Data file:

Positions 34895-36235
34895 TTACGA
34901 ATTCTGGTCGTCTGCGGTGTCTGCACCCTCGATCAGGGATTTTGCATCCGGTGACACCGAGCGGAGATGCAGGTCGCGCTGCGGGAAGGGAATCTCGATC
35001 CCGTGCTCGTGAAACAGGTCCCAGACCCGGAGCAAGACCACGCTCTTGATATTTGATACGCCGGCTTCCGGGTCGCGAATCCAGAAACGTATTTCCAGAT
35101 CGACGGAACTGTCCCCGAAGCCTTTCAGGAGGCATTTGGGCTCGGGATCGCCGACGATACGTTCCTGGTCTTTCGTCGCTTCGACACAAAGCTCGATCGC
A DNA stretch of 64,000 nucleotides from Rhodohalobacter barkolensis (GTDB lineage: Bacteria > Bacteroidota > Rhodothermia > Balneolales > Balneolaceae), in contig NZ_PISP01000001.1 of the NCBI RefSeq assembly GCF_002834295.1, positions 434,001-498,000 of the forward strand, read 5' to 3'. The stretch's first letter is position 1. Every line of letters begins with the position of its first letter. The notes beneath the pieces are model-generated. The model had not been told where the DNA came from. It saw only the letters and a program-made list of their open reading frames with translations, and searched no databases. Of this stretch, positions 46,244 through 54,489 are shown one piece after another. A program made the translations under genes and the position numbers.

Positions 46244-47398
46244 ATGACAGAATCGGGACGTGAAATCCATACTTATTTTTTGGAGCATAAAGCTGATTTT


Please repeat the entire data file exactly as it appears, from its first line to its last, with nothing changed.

Positions 34895-36235
34895 TTACGA
34901 ATTCTGGTCGTCTGCGGTGTCTGCACCCTCGATCAGGGATTTTGCATCCGGTGACACCGAGCGGAGATGCAGGTCGCGCTGCGGGAAGGGAATCTCGATC
35001 CCGTGCTCGTGAAACAGGTCCCAGACCCGGAGCAAGACCACGCTCTTGATATTTGATACGCCGGCTTCCGGGTCGCGAATCCAGAAACGTATTTCCAGAT
35101 CGACGGAACTGTCCCCGAAGCCTTTCAGGAGGCATTTGGGCTCGGGATCGCCGACGATACGTTCCTGGTCTTTCGTCGCTTCGACACAAAGCTCGATCGC
A DNA stretch of 64,000 nucleotides from Rhodohalobacter barkolensis (GTDB lineage: Bacteria > Bacteroidota > Rhodothermia > Balneolales > Balneolaceae), in contig NZ_PISP01000001.1 of the NCBI RefSeq assembly GCF_002834295.1, positions 434,001-498,000 of the forward strand, read 5' to 3'. The stretch's first letter is position 1. Every line of letters begins with the position of its first letter. The notes beneath the pieces are model-generated. The model had not been told where the DNA came from. It saw only the letters and a program-made list of their open reading frames with translations, and searched no databases. Of this stretch, positions 46,244 through 54,489 are shown one piece after another. A program made the translations under genes and the position numbers.

Positions 46244-47398
46244 ATGACAGAATCGGGACGTGAAATCCATACTTATTTTTTGGAGCATAAAGCTGATTTT